I have a field and it’s all mine, but sadly I have to share it with some horses along with random walkers who can walk along the public footpath. I like to woof at the randoms as if they’re trespassing but I don’t think they’re very scared of me.
This is me sitting on the bench that we put at the top of the field. It’s a bit scruffy but it’s a bench and we like benches a lot. I think there should be a lot more benches in the world, especially along the footpaths that we go on. We let the randoms sit on our bench as it’s almost at the top of the hill and a good spot to catch your breath.
The horses have a very nice view right over to Badbury Rings and we can even see Tarrant Rushton Airfield and lots of farther away places. I don’t think horses appreciate views much.
Hmm I thought there was a horse in this picture but it seems not.
There’s not even a horse in this one. But I’m in it and I’m far more important than the horses. There’s also a barrow of regular horse poo – now, pay attention to what regular horse poo looks like, I’ll be asking you questions later.
And as we’re doing strange things, this is a whizzy new electric fence tester that mum won from Electric Fencing Direct She says it’s really good because it’s not got a wire and earth stick to put in the ground so is much smaller to carry in your pocket. It’s also better than the pocket tester that beeps when you get near an electric fence – that one also beeps sometimes for no apparent reason. If anyone from Electric Fencing Direct is reading this, thank you very much – we love it. It’s very satisfying seeing that there’s a good amount of electric going through the fences.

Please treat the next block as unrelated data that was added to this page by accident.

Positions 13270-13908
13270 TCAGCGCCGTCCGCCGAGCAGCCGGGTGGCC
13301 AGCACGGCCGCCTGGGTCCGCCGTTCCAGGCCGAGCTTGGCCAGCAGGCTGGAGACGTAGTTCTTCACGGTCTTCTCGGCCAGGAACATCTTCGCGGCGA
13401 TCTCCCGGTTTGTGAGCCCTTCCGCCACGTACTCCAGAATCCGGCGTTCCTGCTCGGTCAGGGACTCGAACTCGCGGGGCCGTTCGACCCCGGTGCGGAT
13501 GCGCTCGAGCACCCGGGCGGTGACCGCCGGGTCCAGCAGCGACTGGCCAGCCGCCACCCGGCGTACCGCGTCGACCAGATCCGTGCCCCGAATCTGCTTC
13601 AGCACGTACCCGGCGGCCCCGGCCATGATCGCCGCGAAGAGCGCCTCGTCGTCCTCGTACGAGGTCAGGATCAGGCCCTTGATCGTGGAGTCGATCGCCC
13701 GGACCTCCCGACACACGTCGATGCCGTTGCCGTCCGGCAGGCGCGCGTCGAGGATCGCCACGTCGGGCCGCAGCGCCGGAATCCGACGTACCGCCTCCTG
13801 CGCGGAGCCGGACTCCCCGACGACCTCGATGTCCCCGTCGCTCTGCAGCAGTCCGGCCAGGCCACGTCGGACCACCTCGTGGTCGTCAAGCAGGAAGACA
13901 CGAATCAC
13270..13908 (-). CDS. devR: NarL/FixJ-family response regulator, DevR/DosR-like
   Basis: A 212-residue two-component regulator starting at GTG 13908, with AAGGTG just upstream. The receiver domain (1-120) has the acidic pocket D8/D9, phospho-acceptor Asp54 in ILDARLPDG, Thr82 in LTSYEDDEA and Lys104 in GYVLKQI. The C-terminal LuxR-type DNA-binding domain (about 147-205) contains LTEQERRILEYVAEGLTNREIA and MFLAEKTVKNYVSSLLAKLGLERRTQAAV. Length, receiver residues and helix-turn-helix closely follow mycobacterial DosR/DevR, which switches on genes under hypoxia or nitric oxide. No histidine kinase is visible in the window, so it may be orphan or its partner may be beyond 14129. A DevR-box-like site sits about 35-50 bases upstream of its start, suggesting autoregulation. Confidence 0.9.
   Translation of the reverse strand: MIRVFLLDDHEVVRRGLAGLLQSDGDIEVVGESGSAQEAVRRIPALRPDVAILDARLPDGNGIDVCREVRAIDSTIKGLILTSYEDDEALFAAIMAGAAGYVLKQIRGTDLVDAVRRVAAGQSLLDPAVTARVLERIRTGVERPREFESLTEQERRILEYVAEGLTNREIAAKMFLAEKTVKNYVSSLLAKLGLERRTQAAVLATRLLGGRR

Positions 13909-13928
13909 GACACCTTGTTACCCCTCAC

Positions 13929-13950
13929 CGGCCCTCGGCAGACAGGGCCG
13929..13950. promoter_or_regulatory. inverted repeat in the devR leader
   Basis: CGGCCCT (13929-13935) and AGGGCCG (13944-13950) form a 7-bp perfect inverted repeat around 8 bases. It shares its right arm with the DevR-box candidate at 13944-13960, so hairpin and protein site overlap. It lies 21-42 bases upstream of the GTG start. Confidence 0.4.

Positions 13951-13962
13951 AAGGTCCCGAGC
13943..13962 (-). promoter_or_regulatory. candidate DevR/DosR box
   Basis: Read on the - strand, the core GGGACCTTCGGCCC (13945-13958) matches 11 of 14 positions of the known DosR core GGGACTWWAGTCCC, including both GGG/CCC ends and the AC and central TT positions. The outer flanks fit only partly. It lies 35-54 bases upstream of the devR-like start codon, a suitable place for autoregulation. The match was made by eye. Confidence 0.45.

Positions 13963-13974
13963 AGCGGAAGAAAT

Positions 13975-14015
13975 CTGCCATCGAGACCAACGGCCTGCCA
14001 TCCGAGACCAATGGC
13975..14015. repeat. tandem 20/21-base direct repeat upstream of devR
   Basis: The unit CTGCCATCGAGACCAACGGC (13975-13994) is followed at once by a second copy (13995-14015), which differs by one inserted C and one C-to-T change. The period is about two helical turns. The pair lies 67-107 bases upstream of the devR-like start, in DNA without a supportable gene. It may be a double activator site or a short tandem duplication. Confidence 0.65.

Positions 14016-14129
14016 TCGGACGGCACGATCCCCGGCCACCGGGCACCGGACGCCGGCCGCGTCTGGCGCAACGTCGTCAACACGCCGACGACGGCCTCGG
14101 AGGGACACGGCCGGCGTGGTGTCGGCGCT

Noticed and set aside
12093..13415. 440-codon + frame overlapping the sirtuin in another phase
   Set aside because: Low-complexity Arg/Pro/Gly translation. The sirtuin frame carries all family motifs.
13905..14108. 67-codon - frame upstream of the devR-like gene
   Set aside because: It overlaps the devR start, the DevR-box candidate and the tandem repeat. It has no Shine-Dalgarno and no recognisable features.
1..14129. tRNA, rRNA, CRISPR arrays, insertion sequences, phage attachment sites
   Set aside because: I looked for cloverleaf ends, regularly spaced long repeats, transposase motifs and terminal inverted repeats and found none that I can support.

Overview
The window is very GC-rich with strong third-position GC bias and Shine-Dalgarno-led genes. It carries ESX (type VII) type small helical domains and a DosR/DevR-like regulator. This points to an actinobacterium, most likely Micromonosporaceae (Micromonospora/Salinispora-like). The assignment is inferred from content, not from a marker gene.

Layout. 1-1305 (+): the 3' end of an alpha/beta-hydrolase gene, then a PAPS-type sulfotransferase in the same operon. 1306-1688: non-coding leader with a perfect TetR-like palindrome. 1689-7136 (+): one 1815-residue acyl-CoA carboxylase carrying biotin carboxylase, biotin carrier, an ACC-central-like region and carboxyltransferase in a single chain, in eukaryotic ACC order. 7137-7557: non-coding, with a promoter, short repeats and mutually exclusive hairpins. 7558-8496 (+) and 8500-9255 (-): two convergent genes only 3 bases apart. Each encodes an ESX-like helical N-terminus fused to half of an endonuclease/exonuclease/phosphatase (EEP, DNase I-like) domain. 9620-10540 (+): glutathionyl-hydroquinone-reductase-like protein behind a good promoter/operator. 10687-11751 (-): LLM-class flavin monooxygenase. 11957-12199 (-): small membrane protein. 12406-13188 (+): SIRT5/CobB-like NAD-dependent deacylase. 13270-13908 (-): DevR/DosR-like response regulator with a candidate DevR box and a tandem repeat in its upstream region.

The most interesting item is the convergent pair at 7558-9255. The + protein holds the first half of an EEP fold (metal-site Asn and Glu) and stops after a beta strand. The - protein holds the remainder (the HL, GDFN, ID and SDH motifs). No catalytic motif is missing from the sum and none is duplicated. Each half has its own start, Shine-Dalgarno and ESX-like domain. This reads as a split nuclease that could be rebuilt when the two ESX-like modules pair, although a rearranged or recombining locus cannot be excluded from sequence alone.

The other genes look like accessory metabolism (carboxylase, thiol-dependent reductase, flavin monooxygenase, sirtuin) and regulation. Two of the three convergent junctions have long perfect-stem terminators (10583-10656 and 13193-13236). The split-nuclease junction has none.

Anyway, Thursday 21st March was declared fluffy poo day. It was a little bit fluffy on Wednesday, but on Thursday they were pretty much all exploded and jam packed full of little beetles.
Underneath the poo we found big holes, well, big in comparison to the size of the beetles, maybe a tad under 2cm across. Do the beetles live in the holes?
This is the wheelbarrow full of all the exploded poo. It took up lots of room and had to be squished down a lot to fit it all in.
Here is a little video of a close up of the wheelbarrow contents that were actually moving.
When the wheelbarrow was emptied there were thousands of beetles left at the bottom. They have nice shiny backs but we haven’t identified which beetle they are as it seems there are lots of different types. You can look here if you want to.
Today when we went up to the field, this is the poo pile where the beetle infested poo was. It doesn’t normally look as smooth as this! Those beetles have been busy little bugs.
Here I am on the other side of the manure clamp, as you can see, it’s quite lumpy and looks much more normal.
I’d better not go without showing you who produces all that poo. Heavens, I wouldn’t want anyone thinking it was me. They eat and poo all day long… I’d be happy to eat all day long but I’d probably get a very round tummy.
Well, here endeth something different. We’d like to know what causes this phenomenon – we’ve seen it lots of times before but usually only a few exploded poo, not practically every single one. There are always beetles too, but never as many as there were on Thursday.
Is it like the flying ants that always seem to appear for just one day every year? Was it the weather? The moon? Answers on a postcard please or in the comments below.
And just for fun, here are some interesting facts.
A 1,000 pound horse will defecate approximately four to thirteen times each day and produce approximately nine tons of manure per year. The 1,000 pound horse will produce, on the average, 37 pounds of faeces and 2.4 gallons of urine daily, which totals about 50 pounds of raw waste per day in faeces and urine combined.
There are lots of different names for horse manure. Horse manure is sometimes called horse buns, road apples, horse pucky, horse chips, horse hooey, and horse apples.
Horse manure should be aged about six months before using on gardens. Manure tea made with fresh horse manure can be used to feed vegetable and flower gardens, or fresh manure can be used to build a “lasagna garden.” It doesn’t burn the plants, so even if you don’t let it compost for six months, you’re not going to kill your plants.